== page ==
US churches are known for feeding the poor and hungry – but most 'good deeds' go unnoticed

American Christians are known for feeding the hungry and giving clothes to the poor, but many of their other 'good deeds' go unnoticed to the average American, a new study suggests.

A homeless man sleeps on a park bench in Logan Square on the Benjamin Franklin Parkway in Philadelphia, Pennsylvania.Reuters

The survey by the Nashville-based LifeWay Research suggests much of the Church's social activity goes unnoticed to the average US citizen. Of 1000 surveyed, six in ten said they knew of Christian efforts to serve the hungry, and half said they know that churches give clothes to the poor.

The survey asked if responders had heard of churches being involved in any of 13 service programs listed by LifeWay, in the past six months.

Several activities go under the radar: few Americans knew that churches help people sort their taxes (eight per cent), foster children (12 per cent), teach job skills (13 per cent) or teach English to immigrants (13 per cent).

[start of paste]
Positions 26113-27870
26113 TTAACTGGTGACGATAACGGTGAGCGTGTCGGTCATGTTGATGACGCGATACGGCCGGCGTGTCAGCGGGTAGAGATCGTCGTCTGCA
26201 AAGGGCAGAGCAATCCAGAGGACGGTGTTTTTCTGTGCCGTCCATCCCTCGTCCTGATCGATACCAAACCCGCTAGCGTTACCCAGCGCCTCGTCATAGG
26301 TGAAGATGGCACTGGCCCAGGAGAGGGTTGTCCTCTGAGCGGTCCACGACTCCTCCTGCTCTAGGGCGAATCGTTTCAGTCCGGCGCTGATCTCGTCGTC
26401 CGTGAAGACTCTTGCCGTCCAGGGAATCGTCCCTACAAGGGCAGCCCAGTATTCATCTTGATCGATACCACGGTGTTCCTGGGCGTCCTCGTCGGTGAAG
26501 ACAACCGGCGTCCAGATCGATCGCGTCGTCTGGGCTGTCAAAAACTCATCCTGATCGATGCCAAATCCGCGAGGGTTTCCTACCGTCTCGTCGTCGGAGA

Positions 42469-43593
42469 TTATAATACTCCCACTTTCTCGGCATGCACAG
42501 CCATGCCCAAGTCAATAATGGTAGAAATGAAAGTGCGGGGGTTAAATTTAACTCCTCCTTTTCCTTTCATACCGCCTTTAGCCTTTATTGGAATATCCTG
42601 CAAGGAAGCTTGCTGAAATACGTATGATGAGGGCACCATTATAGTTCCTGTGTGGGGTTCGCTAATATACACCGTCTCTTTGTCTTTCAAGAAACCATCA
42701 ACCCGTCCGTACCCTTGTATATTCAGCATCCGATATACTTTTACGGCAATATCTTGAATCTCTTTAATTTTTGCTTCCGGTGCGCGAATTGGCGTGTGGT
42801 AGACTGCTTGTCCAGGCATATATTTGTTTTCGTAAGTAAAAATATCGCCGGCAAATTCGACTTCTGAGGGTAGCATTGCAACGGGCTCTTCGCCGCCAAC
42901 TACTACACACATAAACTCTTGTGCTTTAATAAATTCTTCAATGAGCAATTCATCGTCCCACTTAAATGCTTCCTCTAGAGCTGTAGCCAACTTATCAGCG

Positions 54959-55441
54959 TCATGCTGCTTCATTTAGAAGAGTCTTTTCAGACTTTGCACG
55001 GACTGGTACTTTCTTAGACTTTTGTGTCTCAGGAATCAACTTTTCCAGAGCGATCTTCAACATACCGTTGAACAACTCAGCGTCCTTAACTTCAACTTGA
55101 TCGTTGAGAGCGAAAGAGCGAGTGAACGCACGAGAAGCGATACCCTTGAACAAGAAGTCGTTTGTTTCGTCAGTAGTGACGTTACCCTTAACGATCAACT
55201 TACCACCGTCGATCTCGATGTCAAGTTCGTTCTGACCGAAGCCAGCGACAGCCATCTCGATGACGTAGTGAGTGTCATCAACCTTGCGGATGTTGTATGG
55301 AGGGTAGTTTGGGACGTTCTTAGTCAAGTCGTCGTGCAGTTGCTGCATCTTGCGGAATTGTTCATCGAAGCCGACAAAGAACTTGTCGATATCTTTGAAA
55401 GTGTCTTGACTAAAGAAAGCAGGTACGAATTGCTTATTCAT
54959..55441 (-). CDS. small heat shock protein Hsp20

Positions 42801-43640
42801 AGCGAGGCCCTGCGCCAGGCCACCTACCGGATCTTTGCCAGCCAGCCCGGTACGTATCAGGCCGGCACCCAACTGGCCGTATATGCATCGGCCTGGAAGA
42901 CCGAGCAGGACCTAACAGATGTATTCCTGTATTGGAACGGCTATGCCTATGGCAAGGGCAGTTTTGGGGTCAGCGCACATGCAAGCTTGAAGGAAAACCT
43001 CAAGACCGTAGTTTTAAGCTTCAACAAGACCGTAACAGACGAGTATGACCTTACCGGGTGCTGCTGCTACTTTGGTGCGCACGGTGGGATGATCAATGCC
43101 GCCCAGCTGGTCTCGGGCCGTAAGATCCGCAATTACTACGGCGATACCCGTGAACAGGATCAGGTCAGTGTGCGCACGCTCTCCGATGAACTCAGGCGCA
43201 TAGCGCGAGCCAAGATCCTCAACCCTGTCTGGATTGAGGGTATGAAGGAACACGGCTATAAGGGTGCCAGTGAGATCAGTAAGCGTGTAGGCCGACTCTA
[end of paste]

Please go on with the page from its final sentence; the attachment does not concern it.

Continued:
Americans are more aware of Christian aid in disaster relief (39 per cent) and sheltering the homeless (33 per cent). Responses to other service programs can be seen in the chart below.

Fourteen per cent of Americans weren't aware the Church was involved in any of them, seventeen per cent weren't sure.

LifeWay found that those who attend Church, especially those who attend at least once a month, are far more likely to be aware of such Church activities.

Scott McConnell, the executive director of LifeWay Research, said the figures were a problem since many Church outsiders won't be aware of the social help they could be receiving, or supporting.

'People who need help may be missing out,' McConnell said. 'And Americans who want to lend a hand might miss the chance to help out and along the way connect with the church.'